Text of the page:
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Behind the scenes

A look at the MSMU filmmakers who have brought to life the CSJ Oral History Project

September 6, 2018

By Phillip Jordan

Mary Trunk records b-roll during a University pilgrimage to Le Puy, France, this summer. A documentary filmmaker and Mount instructor, Trunk is the co-producer of the CSJ Oral History Project.
Mary Trunk records b-roll during a University pilgrimage to Le Puy, France, this summer. A documentary filmmaker and Mount instructor, Trunk is the co-producer of the CSJ Oral History Project.

Over the past two years, on-screen interviews with 55 Sisters of St. Joseph of Carondelet (CSJ) have provided the raw material for the creation of more than a dozen videos — and counting — about the lives, ministries and legacies of the CSJs, the founders and visionaries of Mount Saint Mary’s University. Turning that raw material into vibrant, visual tapestries of creativity has happened thanks to a deep team of talented storytellers.

The CSJ Oral History Project is the result of hundreds of hours of collaboration between the University’s CSJ Institute, Department of Film, Media and Communication, and the Los Angeles province of the CSJs. Film students, alums, archivists and community partners have all volunteered their time and talents, too.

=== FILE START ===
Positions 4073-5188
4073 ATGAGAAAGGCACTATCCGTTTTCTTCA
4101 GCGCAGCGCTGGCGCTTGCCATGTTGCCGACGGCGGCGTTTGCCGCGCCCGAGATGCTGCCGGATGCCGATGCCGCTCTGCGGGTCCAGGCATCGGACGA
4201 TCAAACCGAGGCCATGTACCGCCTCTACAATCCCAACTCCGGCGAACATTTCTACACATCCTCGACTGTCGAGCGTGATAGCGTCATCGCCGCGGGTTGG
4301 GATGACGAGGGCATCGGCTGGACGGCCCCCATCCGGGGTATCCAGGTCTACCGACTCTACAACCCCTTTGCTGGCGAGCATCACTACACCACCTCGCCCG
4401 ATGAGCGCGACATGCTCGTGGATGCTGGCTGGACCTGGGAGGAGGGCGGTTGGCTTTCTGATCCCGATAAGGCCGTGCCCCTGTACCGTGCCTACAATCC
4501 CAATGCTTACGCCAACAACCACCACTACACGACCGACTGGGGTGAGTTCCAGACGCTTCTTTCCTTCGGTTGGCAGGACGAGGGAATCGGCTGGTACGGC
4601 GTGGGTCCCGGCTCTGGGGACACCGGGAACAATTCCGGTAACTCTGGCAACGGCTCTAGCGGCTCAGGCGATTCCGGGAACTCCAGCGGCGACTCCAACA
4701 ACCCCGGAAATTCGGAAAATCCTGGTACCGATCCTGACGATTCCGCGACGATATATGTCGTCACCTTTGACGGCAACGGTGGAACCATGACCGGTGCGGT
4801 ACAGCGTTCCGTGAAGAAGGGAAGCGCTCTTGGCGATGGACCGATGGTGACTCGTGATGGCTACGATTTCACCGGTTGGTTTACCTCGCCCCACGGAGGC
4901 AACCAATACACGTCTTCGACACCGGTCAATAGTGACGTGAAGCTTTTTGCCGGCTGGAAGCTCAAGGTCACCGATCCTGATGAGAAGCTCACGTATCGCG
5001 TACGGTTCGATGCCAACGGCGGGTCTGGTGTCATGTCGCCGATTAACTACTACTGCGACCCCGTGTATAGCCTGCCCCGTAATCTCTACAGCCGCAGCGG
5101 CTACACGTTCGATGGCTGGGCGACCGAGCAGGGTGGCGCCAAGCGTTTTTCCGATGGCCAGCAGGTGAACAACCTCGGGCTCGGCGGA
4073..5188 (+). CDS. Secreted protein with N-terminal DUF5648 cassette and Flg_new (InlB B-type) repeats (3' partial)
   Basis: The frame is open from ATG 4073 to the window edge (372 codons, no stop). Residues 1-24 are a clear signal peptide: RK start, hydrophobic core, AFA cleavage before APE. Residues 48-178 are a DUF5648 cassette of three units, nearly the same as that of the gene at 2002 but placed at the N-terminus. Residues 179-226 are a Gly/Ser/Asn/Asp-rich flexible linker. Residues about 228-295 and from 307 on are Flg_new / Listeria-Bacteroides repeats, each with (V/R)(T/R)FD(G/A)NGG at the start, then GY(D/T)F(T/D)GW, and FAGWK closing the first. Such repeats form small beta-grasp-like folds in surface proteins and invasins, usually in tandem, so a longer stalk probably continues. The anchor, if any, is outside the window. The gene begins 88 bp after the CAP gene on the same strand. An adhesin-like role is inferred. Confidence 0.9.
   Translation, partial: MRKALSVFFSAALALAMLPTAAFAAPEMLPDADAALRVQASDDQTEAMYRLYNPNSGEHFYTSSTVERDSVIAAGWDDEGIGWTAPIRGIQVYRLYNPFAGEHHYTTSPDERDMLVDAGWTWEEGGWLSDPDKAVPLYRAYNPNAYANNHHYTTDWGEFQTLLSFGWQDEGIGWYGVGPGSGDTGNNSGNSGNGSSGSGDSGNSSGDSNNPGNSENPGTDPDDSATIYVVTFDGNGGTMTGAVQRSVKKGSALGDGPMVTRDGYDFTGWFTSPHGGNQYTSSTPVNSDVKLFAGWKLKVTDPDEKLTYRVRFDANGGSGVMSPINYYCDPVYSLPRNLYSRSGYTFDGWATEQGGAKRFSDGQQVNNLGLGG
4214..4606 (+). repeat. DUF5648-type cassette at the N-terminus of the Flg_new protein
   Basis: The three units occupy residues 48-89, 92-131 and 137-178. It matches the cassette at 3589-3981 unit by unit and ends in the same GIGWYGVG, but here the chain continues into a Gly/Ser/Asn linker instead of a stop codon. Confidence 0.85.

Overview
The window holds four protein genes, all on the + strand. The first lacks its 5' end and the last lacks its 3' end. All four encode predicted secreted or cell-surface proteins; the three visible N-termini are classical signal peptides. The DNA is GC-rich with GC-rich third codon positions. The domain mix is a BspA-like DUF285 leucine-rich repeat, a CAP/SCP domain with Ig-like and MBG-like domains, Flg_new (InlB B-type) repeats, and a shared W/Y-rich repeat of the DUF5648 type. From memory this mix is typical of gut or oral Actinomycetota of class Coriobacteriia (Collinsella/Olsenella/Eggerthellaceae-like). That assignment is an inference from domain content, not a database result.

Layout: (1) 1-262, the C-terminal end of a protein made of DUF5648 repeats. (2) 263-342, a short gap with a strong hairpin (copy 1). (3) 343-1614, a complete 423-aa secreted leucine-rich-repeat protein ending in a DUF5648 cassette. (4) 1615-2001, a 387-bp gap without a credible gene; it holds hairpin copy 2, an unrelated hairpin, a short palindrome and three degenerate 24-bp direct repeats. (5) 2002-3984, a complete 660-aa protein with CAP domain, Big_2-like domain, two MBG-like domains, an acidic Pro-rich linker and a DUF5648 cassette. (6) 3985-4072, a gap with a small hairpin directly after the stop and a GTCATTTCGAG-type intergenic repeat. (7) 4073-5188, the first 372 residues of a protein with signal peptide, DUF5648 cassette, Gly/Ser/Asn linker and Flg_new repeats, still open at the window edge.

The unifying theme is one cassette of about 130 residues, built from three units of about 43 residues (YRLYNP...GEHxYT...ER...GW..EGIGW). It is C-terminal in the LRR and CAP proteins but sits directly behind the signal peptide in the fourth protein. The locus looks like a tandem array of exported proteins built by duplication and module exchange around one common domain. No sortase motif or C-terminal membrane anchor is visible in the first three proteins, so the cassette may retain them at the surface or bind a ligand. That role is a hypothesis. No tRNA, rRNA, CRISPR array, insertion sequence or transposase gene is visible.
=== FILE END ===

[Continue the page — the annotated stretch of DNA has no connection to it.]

Of course, none of this would be possible without the CSJs’ willingness to share their stories in the first place. Thankfully, the sisters have not only been enthusiastic subjects. The CSJ L.A. archivists have also supplied an endless stream of historic photos and documents to enhance each video. And the L.A. province has helped fund the project as part of a larger five-year, $750,000 commitment to support the Mount’s CSJ Institute.

“It requires many hands to make such an ambitious project come to life,” says Shannon Green, director of the CSJ Institute. “We are fortunate to have some incredibly supportive, talented and thoughtful people who are helping make these short films so powerful and so poignant.”